This is another blog post in which I consider ideas raised by Molly Scott Cato about how we defend democracy and resist fascism.
Peace is essential for the good functioning of a community, and for the safety of all its members. This does not mean freedom from conflict, it means having the mechanisms to resolve conflict without violence.
Too often, what we mean by peace, is only superficial. Apparent peace can mean the silencing of dissent, the disempowering of minorities and a lack of space for difference – this is not real peace. Peace-making is not the process of normalising us all to fit in small boxes, it is the process of learning to live with our differences.
Peace is not the tolerance of intolerance, either. Those who are invested in hatred and violence will try to manipulate others by demanding that they too should be shown tolerance. This simply doesn’t work, it creates situations in which peace is bound to break down.
Real peace is achieved through dialogue, real listening, respect and open-mindedness. It means recognising that difference and threat are not the same things. But then it raises the questions of what we do with the haters, and the people who delight in violence.
Education is key. If what people mostly hear are the voices of other haters and violence-pedlars, some will be persuaded that violence makes sense and hate is justified. The media is also key here. It is difficult to build peace when sections of your media are running an agenda of hatred. It is difficult to build peace when real fears, and real feelings of scarcity are harnessed to power that agenda. However, the more we can do to tackle inequality, poverty of opportunity, lack of hope, and lack of education about difference, the fewer people will find hate persuasive. There are no quick fixes here.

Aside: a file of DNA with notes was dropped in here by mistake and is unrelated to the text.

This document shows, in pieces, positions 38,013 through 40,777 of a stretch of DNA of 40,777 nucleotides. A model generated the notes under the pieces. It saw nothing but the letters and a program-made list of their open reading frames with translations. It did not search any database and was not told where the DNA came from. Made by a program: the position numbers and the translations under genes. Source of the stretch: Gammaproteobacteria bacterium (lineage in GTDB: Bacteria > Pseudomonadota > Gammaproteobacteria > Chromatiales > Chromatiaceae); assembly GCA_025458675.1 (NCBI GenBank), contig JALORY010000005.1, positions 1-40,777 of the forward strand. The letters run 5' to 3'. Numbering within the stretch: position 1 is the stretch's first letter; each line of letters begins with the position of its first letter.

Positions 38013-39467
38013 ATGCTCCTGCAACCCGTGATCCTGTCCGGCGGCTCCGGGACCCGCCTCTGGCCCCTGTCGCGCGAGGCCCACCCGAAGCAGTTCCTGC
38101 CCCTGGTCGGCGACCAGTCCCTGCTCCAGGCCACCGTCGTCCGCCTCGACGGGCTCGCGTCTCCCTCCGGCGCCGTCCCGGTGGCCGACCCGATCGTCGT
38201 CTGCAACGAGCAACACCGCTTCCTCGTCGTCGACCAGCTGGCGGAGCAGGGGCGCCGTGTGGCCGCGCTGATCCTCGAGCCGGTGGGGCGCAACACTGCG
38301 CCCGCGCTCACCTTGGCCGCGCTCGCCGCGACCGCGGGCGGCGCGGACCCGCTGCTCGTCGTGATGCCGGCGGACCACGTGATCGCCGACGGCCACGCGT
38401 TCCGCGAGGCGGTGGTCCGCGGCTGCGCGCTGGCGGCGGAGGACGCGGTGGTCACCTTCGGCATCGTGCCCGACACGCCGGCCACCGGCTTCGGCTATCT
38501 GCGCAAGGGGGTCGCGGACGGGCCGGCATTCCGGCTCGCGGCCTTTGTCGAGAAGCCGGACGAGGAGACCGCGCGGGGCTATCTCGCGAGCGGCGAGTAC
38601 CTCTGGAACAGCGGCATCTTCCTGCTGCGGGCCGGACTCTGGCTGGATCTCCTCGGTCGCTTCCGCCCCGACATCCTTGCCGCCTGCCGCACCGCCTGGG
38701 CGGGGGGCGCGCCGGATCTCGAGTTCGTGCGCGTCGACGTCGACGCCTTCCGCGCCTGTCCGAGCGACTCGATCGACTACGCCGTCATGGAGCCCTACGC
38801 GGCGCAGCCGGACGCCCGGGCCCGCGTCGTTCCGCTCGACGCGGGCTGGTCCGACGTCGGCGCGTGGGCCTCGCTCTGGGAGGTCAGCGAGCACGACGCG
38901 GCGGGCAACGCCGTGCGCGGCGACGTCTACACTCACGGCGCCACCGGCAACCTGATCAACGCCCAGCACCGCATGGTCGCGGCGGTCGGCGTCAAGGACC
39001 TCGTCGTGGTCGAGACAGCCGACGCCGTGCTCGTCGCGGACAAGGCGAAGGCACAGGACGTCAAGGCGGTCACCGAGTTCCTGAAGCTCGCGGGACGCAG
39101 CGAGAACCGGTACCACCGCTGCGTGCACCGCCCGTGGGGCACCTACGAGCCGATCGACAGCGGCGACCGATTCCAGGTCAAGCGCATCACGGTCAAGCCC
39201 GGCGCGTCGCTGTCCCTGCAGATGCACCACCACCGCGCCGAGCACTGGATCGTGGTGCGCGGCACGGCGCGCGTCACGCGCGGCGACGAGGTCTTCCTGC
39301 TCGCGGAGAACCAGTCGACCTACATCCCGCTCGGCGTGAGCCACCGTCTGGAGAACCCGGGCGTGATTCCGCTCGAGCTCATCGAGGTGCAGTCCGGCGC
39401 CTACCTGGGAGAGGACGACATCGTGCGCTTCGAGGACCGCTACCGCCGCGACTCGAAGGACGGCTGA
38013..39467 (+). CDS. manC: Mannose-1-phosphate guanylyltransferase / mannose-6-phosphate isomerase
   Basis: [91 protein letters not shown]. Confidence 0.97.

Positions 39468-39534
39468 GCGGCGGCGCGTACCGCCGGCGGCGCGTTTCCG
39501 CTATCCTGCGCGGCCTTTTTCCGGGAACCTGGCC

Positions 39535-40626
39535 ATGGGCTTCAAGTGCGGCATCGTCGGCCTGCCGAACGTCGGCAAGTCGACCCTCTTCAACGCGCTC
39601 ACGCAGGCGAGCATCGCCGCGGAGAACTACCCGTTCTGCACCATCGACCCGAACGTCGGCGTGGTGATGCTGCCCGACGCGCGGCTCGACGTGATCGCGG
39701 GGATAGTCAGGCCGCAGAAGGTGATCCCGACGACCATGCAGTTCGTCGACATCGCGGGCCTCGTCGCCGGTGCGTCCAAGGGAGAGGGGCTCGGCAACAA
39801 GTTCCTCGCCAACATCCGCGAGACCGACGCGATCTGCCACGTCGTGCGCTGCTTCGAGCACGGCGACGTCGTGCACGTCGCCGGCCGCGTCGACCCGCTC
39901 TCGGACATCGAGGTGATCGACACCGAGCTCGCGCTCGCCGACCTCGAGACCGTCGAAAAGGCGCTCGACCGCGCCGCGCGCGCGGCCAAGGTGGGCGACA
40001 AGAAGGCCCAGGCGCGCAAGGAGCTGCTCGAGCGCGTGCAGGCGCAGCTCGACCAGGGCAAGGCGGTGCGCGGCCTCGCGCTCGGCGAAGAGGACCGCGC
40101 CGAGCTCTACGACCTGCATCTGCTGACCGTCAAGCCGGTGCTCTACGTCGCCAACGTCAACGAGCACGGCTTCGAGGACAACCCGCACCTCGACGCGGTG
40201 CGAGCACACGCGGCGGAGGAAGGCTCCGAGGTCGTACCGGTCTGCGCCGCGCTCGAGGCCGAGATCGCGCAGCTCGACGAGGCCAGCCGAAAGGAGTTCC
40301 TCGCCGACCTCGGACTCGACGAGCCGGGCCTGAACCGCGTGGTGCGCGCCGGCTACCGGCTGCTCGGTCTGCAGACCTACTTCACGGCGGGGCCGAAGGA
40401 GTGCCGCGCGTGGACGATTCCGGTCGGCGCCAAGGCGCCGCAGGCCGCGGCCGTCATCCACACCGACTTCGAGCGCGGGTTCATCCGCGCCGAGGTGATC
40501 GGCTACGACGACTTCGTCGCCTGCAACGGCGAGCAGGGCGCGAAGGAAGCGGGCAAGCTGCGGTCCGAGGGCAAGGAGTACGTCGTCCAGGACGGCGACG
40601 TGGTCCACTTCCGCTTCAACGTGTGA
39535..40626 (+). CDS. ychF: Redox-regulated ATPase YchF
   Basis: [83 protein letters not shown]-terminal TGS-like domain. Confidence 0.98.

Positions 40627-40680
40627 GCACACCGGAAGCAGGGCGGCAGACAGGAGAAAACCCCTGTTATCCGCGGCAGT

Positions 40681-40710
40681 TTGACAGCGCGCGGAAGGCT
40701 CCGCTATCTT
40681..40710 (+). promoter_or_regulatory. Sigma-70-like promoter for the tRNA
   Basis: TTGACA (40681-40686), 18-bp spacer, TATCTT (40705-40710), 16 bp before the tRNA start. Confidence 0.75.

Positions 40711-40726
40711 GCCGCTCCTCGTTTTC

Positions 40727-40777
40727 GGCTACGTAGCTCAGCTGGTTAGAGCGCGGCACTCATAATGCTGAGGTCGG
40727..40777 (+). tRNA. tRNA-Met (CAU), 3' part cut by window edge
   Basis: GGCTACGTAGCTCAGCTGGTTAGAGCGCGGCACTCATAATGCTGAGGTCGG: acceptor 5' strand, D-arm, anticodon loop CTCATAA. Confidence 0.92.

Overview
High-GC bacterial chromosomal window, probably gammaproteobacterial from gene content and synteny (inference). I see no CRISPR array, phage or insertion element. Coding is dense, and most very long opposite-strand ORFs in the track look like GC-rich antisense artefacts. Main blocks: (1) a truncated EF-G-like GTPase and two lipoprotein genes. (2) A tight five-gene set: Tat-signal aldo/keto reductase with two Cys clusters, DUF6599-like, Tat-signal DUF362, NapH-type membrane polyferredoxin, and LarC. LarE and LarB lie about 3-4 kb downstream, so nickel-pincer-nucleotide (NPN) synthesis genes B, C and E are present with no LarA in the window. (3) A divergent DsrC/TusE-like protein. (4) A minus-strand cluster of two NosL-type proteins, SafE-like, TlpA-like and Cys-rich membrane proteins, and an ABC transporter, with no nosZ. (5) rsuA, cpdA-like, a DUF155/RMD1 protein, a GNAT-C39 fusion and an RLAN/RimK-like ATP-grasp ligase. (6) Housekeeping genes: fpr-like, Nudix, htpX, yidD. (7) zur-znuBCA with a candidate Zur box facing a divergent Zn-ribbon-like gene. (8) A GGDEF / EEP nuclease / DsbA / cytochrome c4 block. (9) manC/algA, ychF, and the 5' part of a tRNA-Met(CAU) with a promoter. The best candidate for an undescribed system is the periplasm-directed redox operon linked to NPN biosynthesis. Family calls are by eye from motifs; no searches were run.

We have to call out those whose behaviour is unpeaceful. It may seem at odds with the work of creating peace, but it isn’t. Ignoring abuse, bullying, harassment, prejudice, and violence towards others does not lead to peace, it leads to conflict. To call out behaviour without resorting to the same methods isn’t easy, but it is possible. We have to let go of ideas of revenge, and point scoring, and focus on moving people forward.
We can support work of this nature by sharing stories of peace making, inclusion, and co-operation. We can call out hate where we see it, and gently disagree. (That may sound like a weak response, but trust me, if you want to impact on haters this is more effective than playing them at their own game). We can refuse to get into arguments with people who feed on arguing. We can avoid the behaviours that leave some people saying that all sides of the ‘debate’ are equally horrible and aggressive. We can resist violent solutions wherever they come up – both the real ones, and the ones we put in our fictions.
I think we also need to treat hate-driven behaviour as shameful. Perhaps the best way of tackling this, is with humour. Aggression simply fuels more aggression, but if your hate makes you the butt of jokes, responding with more of the same just proves the point. Laughter can be a powerful tool for deflating aggression and undermining feelings of entitlement. It does disempower people, and if the hate is coming from feelings of lack of power, that won’t help. But often it isn’t. The architects of hate in our society are people with plenty of power. By laughing at them, we can undermine that and make them less attractive. Satire, used well, can be a very effective tool for peace.
More about Molly Scott Cato’s work here – http://mollymep.org.uk/molly-at-work/campaigns/fight-fascism/